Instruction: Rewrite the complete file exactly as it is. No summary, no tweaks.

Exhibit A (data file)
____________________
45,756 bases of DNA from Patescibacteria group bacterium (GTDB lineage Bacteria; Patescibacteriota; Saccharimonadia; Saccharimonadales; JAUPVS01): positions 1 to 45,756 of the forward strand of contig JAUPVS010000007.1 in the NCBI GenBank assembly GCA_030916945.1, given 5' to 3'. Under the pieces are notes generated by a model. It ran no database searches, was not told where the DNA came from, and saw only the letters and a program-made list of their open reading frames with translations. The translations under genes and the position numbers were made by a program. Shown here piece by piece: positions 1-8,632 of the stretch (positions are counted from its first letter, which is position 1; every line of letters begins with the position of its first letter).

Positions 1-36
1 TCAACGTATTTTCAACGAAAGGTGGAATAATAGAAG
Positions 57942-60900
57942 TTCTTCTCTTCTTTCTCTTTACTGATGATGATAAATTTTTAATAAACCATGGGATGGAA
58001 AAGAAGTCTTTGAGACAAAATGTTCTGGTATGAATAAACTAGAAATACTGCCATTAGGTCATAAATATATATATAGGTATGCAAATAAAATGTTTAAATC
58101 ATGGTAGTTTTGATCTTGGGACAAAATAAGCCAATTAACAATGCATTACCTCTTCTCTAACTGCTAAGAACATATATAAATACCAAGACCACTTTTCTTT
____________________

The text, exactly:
45,756 bases of DNA from Patescibacteria group bacterium (GTDB lineage Bacteria; Patescibacteriota; Saccharimonadia; Saccharimonadales; JAUPVS01): positions 1 to 45,756 of the forward strand of contig JAUPVS010000007.1 in the NCBI GenBank assembly GCA_030916945.1, given 5' to 3'. Under the pieces are notes generated by a model. It ran no database searches, was not told where the DNA came from, and saw only the letters and a program-made list of their open reading frames with translations. The translations under genes and the position numbers were made by a program. Shown here piece by piece: positions 1-8,632 of the stretch (positions are counted from its first letter, which is position 1; every line of letters begins with the position of its first letter).

Positions 1-36
1 TCAACGTATTTTCAACGAAAGGTGGAATAATAGAAG
Positions 57942-60900
57942 TTCTTCTCTTCTTTCTCTTTACTGATGATGATAAATTTTTAATAAACCATGGGATGGAA
58001 AAGAAGTCTTTGAGACAAAATGTTCTGGTATGAATAAACTAGAAATACTGCCATTAGGTCATAAATATATATATAGGTATGCAAATAAAATGTTTAAATC
58101 ATGGTAGTTTTGATCTTGGGACAAAATAAGCCAATTAACAATGCATTACCTCTTCTCTAACTGCTAAGAACATATATAAATACCAAGACCACTTTTCTTT